Next in Line, by Bob Connally

2 Apr

In March of 1953, the Soviet Union had been gripped by the Great Terror for two decades. With each new enemies list, Premier Joseph Stalin had more Soviet citizens exiled, arrested, or executed without trial. With even the most conservative estimates suggesting that Stalin was responsible for the deaths of 20 million people, there’s a sense that the opening sequence of Armando Iannucci’s new satire is not as outlandish as it may seem.

Fearing for his life when Stalin personally calls asking for a recording of that evening’s Mozart recital, Andreyev (Paddy Considine, Hot Fuzz) frantically implores the orchestra and as many of the attendees as he possibly can to return to their seats to play it again. He even orders that people be brought in from off the street so that the acoustics will be right. Meanwhile, out in those streets the NKVD are arresting or murdering the members of Stalin’s newest list.

Stalin (Adrian McLoughlin) for his part is spending the evening drinking and watching an American western with his closest associates, Lavrentiy Beria (Simon Russell Beale), Georgy Malenkov (Jeffrey Tambor), Vyacheslav Molotov (Michael Palin), and Nikita Khrushchev (Steve Buscemi). As they say goodnight Beria informs Malenkov and Khrushchev that Molotov’s name is on a list, reminding them that being in Stalin’s inner circle is no protection. Unbeknownst to anyone though is that this night would change the course of history as Stalin would suffer a cerebral hemorrhage from which he would not recover. As one era ends, the next will be determined by the power plays made by the last men to see Stalin alive.

Dubbed, “the hardman of political satire” by The Daily Telegraph, Armando Iannucci is best known as the mind behind In the Loop and Veep. Basing the film upon the French graphic novel, La mort de Staline, Iannucci puts his distinct stamp on The Death of Stalin. Boasting the same kind of deeply biting comedy as his other work, Iannucci portrays these real life historical figures as men who weave between being brilliant schemers and inept buffoons from one moment to the next. What remains consistent for each of them throughout it all is the sense of desperation. The race to become the new leader of the Soviet Union has as much to do with survival as it has to do with the desire for power. No one wants to end up on the enemies list of Lavrentiy Beria.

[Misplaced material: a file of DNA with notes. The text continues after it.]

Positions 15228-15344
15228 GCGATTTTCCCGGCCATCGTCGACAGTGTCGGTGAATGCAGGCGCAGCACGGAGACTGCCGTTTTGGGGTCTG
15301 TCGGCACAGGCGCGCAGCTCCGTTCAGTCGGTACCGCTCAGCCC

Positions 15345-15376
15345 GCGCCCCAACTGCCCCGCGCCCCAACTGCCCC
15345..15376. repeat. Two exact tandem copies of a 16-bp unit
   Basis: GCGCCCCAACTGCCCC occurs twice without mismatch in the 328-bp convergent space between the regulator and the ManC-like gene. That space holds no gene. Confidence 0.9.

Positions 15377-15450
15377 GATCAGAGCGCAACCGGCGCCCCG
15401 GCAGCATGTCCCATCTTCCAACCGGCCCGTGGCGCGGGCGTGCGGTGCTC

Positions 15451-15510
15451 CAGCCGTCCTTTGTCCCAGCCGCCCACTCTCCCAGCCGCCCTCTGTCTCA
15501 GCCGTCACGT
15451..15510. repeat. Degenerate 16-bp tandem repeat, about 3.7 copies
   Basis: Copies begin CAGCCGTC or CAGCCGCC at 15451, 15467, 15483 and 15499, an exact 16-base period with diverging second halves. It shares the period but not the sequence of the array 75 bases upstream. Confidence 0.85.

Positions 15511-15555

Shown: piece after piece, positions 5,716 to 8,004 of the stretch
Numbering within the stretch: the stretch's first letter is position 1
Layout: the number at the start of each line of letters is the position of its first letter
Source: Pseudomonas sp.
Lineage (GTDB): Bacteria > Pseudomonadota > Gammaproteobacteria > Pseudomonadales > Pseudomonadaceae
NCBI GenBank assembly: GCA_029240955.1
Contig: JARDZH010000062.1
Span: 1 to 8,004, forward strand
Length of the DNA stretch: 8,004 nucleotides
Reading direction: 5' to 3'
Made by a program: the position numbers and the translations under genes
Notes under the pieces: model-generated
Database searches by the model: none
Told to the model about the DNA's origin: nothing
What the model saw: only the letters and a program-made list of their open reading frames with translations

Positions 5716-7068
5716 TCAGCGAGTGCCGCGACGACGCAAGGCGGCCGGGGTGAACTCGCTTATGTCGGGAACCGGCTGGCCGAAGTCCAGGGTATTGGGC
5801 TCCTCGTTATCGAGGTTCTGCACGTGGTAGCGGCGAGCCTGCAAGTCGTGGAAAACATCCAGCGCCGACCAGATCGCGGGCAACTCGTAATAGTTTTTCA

As this is a satire, Iannucci doesn’t worry about adhering to the letter of historical law, preferring to highlight the absurdity of the situation and the Communist Party leaders. It’s an approach that can in some respects reveal more truth than a straight dramatic presentation could. The line between comedy and historical fact blurs at times during The Death of Stalin as well. The morning that Stalin is discovered laying on the floor, barely clinging to life, none of the other party leaders feel comfortable immediately calling a doctor, feeling that any decision must be made by committee.

As always, Iannucci’s casting choices prove impeccable. Wisely, he doesn’t ask his primarily British and American cast to worry about performing with Russian accents, opting instead to just let Steve Buscemi sound like Steve Buscemi. This fits well with the approach of the film. As Khrushchev, Buscemi essentially ends up stepping out as the lead in this ensemble cast. His Khrushchev is not as overtly ruthless as Beale’s Beria. More shrewd and levelheaded than the others, Khrushchev plays his thoughts and true intentions closer to the vest.

Other highlights in the cast include Jason Isaacs as Field Marshall Zhukov and Andrea Riseborough and Rupert Friend as Stalin’s adult children, both of whom are unsure of their futures with their father gone.

The greatest joy of The Death of Stalin however comes from seeing Michael Palin (my favorite member of Monty Python) making a rare film appearance. Doing more than simply showing up, Palin is pure gold as the endlessly loyal Molotov. Even after learning Stalin had ordered him killed- an order rescinded by the dictator’s sudden death- Molotov remains devoted to the man and all for which he stood. Palin even deftly carries the film’s single funniest scene on his shoulders, proving that not only has he not lost a step, he may have even picked up a couple.

The Death of Stalin will please fans of Iannucci and anyone who enjoys the art of well executed satire, a rarity in movies.

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